I began this project in 2020 with an editor’s introduction titled “Myths are the truths we live by,” which offered potential contributors some insights into my thinking about what the project is and what a submission should contain. Now, here I am at the end of the year-long Literary Arts Fellowship that supported the creation of Nobody’s Home, and it seems like time to reflect. Any journey, including a literary one, should yield some result, right?
Even for a subject that a person knows well, there is always more to learn. While I’m a creative writer at heart, I’m also a teacher and what educators call a “life-long learner.” So, reading books and watching documentaries about Southern culture was ultimately meant to learn things that would help me in editing this anthology about beliefs, myths, and narratives in the South. It has been a fellowship after all, not a grad school course, but the work of reading published books (for the purpose of commenting on them) and unpublished submissions (for the purpose of publishing them) formed a basis for the substance of the project. And what I learned from those experiences is best summed up this way: there isn’t and never was one monolithic South, but many Souths whose layers and facets are tangled up with each other to the point of being inseparable. The South can no more be embodied by Julia Sugarbaker than it can be by Joe Christmas, but it also can’t be fully what it is without them both. In this once-benighted and now-Sunbelted region, we see what we see, and to some extent what we choose to see, and sometimes we even insist that our unseens don’t exist. It has a lot to do with one’s beliefs, myths, and narratives.
My goal in first proposing then realizing this idea has been to share an array of Southern voices and experiences that allow us to examine (or re-examine) what we believe is true and how we act on those beliefs. For the fellowship, I could have proposed a writing project, rather than an editorial one, and proceeded to spend a year writing about what I believe. (I’ve been encouraged by people to step aside from telling or helping to tell other people’s stories and to tell my own.) But rather than trying to write a twenty-first century Turn in the South, I did with writers in the South what I often do with students in my classroom: I asked broadly, Hey, what do y’all think? The result of that call was a group of submissions, received during four separate time periods, and some of those made it into the anthology. Now, the initial compilation is complete.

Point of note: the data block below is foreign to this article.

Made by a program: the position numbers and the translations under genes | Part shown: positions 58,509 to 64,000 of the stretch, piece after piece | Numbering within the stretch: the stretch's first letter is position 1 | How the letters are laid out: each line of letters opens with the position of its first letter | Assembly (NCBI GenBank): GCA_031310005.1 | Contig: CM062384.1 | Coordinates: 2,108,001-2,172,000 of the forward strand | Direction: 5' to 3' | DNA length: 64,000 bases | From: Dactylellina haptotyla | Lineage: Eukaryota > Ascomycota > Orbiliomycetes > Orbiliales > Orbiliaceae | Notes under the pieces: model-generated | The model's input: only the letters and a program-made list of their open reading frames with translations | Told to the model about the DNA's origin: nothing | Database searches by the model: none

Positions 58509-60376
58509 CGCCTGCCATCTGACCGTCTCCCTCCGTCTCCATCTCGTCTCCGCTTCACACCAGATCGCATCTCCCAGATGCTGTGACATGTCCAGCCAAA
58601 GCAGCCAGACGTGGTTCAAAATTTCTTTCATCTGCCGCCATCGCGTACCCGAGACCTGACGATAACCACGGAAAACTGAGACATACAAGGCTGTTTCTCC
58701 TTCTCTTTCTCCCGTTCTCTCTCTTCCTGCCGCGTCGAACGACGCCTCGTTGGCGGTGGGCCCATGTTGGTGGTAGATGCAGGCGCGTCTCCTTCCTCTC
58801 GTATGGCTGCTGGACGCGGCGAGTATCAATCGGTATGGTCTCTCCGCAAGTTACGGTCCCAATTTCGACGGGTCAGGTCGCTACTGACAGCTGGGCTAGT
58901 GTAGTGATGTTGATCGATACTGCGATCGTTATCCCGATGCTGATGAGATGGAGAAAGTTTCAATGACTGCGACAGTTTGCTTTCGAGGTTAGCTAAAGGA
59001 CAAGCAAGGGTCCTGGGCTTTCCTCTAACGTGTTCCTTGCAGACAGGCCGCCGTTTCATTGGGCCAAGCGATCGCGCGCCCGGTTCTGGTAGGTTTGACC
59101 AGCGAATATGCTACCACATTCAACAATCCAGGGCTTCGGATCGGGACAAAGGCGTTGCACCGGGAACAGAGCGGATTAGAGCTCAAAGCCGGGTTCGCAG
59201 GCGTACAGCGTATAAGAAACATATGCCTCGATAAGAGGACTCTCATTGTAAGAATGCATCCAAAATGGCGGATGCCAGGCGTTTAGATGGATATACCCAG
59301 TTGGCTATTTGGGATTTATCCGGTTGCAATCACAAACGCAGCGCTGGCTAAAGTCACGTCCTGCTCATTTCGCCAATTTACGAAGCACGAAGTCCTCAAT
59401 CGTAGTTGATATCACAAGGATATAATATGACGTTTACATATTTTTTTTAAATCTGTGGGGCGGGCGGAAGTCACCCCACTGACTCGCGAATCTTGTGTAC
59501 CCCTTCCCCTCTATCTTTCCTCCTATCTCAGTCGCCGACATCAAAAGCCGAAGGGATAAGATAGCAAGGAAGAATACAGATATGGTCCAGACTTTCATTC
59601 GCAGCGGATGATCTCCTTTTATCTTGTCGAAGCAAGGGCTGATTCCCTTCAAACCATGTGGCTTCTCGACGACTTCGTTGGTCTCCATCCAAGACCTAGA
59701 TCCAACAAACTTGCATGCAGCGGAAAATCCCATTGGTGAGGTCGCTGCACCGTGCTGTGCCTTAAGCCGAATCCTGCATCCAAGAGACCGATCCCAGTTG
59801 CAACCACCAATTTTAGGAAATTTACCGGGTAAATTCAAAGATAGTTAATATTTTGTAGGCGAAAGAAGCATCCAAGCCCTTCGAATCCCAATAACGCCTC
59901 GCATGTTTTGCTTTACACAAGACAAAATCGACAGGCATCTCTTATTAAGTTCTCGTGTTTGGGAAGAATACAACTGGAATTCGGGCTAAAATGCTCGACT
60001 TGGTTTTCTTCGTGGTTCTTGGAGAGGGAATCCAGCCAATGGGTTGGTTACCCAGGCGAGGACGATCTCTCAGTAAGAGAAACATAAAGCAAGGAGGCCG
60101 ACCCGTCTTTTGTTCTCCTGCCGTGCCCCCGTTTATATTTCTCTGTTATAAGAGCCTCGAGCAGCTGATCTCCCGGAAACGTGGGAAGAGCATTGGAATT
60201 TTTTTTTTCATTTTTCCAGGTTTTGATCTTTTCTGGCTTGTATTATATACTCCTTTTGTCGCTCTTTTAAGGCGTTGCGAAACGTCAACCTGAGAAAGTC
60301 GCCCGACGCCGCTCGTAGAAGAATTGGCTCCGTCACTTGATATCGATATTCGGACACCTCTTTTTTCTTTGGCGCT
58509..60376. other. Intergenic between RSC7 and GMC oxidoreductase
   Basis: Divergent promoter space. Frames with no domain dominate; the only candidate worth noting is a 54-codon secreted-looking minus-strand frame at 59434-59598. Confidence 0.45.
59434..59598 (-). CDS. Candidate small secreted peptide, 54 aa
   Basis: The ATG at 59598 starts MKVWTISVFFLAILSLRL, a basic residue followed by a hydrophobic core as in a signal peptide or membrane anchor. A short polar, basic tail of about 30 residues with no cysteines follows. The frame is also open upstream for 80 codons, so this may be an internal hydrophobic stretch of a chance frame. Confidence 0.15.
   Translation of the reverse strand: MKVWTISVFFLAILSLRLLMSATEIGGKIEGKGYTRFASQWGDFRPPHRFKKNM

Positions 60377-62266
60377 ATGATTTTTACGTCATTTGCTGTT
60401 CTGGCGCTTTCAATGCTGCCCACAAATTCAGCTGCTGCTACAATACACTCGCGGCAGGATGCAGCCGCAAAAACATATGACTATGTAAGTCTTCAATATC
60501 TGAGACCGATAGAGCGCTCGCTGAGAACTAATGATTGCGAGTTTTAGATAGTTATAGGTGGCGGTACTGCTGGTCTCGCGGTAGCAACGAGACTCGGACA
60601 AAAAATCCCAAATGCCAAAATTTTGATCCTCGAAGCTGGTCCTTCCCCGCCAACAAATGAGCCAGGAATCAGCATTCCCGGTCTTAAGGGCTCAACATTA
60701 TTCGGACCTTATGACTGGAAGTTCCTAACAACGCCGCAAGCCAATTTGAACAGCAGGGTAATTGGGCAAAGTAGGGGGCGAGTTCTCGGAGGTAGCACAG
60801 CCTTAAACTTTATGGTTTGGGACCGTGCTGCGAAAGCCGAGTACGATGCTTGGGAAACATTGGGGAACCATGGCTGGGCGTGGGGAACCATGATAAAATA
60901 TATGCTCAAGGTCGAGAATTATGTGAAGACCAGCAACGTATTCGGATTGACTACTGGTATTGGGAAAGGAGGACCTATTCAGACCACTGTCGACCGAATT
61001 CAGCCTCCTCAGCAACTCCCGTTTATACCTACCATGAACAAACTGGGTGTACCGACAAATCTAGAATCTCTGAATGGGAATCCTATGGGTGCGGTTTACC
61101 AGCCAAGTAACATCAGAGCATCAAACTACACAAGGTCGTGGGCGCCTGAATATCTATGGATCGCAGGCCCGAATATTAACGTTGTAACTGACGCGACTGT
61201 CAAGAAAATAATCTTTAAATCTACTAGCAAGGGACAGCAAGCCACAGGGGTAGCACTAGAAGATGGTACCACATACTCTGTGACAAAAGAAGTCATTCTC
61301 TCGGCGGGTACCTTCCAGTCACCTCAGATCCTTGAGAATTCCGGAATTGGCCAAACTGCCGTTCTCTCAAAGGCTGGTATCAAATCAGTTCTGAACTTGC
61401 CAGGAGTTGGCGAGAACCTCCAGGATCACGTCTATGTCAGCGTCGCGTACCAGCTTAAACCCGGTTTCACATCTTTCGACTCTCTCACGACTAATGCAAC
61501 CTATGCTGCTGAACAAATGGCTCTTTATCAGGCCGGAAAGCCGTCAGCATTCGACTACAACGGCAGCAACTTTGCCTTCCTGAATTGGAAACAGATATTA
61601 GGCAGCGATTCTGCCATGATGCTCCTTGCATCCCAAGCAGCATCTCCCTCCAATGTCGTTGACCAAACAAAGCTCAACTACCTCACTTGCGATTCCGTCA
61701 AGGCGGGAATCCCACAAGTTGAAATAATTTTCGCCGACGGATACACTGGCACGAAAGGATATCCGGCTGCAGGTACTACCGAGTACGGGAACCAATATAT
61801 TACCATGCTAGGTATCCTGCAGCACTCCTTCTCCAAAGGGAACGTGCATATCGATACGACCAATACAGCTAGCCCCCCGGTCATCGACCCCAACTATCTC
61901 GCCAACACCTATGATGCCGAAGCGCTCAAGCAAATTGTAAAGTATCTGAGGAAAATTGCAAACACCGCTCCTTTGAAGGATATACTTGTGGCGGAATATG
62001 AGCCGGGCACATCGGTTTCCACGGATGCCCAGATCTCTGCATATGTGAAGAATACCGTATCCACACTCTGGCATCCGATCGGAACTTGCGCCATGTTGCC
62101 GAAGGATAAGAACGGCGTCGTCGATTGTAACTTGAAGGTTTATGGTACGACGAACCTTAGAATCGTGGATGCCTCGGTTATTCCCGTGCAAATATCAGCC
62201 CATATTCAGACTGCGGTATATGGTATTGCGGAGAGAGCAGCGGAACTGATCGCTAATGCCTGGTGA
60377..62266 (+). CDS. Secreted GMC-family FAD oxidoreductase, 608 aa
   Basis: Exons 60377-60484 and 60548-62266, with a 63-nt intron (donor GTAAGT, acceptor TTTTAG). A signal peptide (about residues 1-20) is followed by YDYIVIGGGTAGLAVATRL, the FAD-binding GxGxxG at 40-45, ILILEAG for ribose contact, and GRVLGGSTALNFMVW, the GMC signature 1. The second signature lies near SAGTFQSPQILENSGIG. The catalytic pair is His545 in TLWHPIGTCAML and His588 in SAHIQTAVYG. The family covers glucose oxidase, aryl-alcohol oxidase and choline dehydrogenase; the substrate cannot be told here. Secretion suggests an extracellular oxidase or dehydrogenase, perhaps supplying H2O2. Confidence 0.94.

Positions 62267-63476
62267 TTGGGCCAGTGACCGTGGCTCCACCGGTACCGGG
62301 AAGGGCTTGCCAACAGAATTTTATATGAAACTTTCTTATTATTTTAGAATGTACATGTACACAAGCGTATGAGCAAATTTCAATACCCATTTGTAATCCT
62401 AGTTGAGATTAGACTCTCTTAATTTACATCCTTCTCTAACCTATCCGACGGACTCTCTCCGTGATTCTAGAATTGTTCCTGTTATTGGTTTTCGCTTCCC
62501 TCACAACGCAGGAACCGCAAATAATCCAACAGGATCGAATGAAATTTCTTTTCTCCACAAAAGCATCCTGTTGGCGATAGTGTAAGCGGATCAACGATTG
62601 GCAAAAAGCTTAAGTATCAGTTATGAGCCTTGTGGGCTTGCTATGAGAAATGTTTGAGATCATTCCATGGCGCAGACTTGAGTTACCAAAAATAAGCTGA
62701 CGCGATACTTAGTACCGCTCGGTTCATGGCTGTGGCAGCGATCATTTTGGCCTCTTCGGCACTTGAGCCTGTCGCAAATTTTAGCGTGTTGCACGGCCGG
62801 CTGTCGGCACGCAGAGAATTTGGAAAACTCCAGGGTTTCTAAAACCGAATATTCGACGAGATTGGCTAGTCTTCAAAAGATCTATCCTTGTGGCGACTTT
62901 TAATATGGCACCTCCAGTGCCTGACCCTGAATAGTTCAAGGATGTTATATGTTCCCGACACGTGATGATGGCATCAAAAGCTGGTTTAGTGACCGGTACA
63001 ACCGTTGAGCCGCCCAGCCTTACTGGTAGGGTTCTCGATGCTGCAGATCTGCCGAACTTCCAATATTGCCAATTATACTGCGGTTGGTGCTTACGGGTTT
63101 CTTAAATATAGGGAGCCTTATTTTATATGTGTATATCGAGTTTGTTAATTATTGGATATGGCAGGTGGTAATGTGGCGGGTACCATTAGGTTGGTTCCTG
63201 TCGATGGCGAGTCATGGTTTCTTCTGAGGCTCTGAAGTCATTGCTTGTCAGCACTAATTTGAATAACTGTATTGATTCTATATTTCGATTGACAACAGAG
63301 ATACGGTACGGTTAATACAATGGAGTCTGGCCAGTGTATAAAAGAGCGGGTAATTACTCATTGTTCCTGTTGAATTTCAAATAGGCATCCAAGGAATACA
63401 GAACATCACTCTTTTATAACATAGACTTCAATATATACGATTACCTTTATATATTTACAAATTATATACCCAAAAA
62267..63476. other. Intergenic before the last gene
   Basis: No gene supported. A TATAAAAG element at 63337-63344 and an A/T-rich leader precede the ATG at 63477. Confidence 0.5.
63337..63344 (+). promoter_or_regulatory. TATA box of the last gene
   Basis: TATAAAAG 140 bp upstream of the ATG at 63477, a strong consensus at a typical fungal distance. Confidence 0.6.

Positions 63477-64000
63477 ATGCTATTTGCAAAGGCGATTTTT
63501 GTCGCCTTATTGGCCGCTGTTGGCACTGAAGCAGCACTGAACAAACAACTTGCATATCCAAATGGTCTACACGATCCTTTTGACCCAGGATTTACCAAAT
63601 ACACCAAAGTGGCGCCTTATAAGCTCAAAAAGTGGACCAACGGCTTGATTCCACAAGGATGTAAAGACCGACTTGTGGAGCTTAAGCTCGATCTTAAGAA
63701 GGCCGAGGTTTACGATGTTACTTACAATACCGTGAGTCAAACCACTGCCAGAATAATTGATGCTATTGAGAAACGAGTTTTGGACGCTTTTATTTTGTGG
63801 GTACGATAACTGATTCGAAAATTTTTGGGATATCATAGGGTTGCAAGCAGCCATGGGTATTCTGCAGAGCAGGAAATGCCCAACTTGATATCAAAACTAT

For submissions, I put out calls on social media, in the mail, and on writing websites in an effort to draw writers’ attention. This being a digital project, I had benefit of seeing stats about visits and clicks, and found that the ratio of submissions-page visits to actual submissions received was about thirty-to-one. Geographically, I’m located in Alabama and our state arts organization supported the project, so I got a good number of submissions from writers nearby. A healthy number came from most other Southern states. However, I only got one submission related to Arkansas; works set in South Carolina didn’t come until late in the project; and I never did receive anything about Kentucky. Roughly two-thirds of submissions came from women writers, and very few came from writers of color. That latter fact was quite a surprise.
Finally, the project did bring a few other surprises, too— some unwanted. When running ads for the fourth reading period, a few antagonistic Trump supporters apparently saw the ad, checked out the site, then made it known in their own special way that they disapproved of my project, my work, and me in general. While that wasn’t shocking, it was shocking that I only received two submissions about sports— one about horse racing, one about small-town high school football. But not a single query about beliefs, myths, and narratives in college football, NASCAR, the Atlanta Braves . . .
As I leave this first phase and move on to phase two, I am proud of the forty-four essays collected here and am thankful for the opportunity to publish them. I can’t express how much I appreciate the Alabama State Council on the Arts helping me to pursue this project. The funding from the Literary Arts Fellowship enabled a range of work, including web maintenance, mailouts, and online publicity, that built the foundation for Nobody’s Home to not only be here but to continue into the future. I also can’t thank the forty-one contributors enough for their willingness to give a new project a chance, to cooperate on the editorial process, and to help share the anthology with wider audiences.
For now, I’m going to give myself a bit of time off. People can read and enjoy the works that are published here while I take a breather. In November, my editor’s blog Groundwork will have a word on Stephen Monroe’s new book Heritage and Hate, and by the end of the year, all lesson plans should be published. So, as the inimitable Forrest Gump put it, “That’s all I’ve got to say about that.”